Cleveland Jetport looks forward to visit from Tuskegee Airman
By ALEX CHAMBLISS | Chattanooga Times/Free Press, Tenn. | Published: February 21, 2014
CLEVELAND, Tenn. — A member of the famous Tuskegee Airmen, a World War II black fighter group, will speak at Youth Aviation Day on March 8 at the Cleveland Regional Jetport.
"It's a pretty big event for us," said Mark Fidler, director of operations at the airport. "It's going to have some warbirds flying in, and we'll actually have an original member of the Tuskegee Airmen group speaking to the assembled youth who are interested in aviation."
The racially segregated unit trained in Tuskegee, Ala., providing pilots for the 332nd Fighter Group, which served in Europe during the war. Their story was told in the 2012 film "Red Tails" and a more critically acclaimed 1995 movie, "The Tuskegee Airmen."
Youth Aviation Day is sponsored by the Community of One in recognition of aviation and Black History Month, officials said. The event is free.
The Cleveland Municipal Airport Authority also is trying to work out the possibility of hosting a military helicopter riding event staged by the Army Aviation Heritage Foundation at the jetport.
The foundation recently proposed to provide rides on a Bell Huey UH-1H, a helicopter used extensively in the Vietnam War, for $65 per rider. Each ride lasts seven to nine minutes.
Several members of the airport panel expressed concerns over the foundation's requirement that the jetport be responsible for funding ticket sales that fall short of 150 riders for the event.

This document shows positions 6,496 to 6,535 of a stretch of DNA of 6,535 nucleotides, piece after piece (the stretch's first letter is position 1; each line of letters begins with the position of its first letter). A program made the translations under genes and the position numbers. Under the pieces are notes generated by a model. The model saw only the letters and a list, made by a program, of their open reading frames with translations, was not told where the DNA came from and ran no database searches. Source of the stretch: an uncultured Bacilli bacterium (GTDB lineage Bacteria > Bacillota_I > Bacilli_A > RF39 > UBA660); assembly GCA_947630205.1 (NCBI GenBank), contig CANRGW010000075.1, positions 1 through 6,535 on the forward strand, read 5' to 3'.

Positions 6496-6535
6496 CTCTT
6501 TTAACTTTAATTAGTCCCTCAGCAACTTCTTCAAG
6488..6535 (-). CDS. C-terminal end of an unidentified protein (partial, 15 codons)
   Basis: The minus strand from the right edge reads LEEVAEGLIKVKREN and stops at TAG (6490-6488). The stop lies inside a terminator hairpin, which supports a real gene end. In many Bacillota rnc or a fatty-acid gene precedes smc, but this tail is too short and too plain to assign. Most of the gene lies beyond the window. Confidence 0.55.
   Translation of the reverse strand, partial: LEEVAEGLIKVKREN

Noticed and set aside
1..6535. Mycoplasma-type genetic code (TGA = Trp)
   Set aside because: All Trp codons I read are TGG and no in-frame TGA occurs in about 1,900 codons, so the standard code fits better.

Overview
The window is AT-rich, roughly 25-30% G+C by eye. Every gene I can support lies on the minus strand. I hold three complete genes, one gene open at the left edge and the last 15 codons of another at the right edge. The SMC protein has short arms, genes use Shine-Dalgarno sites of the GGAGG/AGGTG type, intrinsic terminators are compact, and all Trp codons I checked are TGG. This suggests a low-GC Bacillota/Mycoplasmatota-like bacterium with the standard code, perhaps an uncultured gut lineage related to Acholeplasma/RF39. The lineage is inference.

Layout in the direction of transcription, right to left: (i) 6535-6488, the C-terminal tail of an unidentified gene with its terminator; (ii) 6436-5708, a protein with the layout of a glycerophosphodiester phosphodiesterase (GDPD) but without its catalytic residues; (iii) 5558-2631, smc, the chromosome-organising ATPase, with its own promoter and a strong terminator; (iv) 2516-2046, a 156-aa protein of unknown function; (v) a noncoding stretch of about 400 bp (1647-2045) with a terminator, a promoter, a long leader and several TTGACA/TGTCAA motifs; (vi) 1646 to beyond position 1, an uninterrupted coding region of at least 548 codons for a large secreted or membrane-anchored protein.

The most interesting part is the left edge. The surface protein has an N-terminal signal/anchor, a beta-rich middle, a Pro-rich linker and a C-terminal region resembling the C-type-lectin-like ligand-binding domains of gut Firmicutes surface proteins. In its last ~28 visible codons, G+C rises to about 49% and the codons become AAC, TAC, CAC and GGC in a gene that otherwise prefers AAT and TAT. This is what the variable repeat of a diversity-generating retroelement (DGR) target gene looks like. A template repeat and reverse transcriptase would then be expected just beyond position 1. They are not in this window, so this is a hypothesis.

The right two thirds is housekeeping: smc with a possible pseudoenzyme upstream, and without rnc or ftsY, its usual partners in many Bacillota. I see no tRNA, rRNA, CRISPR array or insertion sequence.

For example, the airport would have to pay $1,950 if the rider count fell 30 riders short of 150, according to the foundation's proposal letter.
"We can't afford to underwrite ourselves," said Lynn DeVault, secretary-treasurer for the airport authority.
DeVault recommended that the jetport bring in a sponsor for the event, such as Hardee's, McDonald's or Budweiser.
"They could have ticket pre-sales at locations," she said. "We need to make it a big deal."
A high turnout at the quoted ride cost would need "a fair amount of marketing behind it," said Taylor Newman, director of operations for Crystal Air, which provides operational services for the jetport.
The airport authority might want to consider connecting the helicopter rides to a larger event at the jetport, Newman said.
Fidler said timing is another concern. The original time frame for the Army Aviation Heritage Foundation event is in May and the organization's schedule is filling up, he said.
The next steps will be to arrange a meeting with potential sponsors and request a tentative event date for October, when the weather is cooler, DeVault said.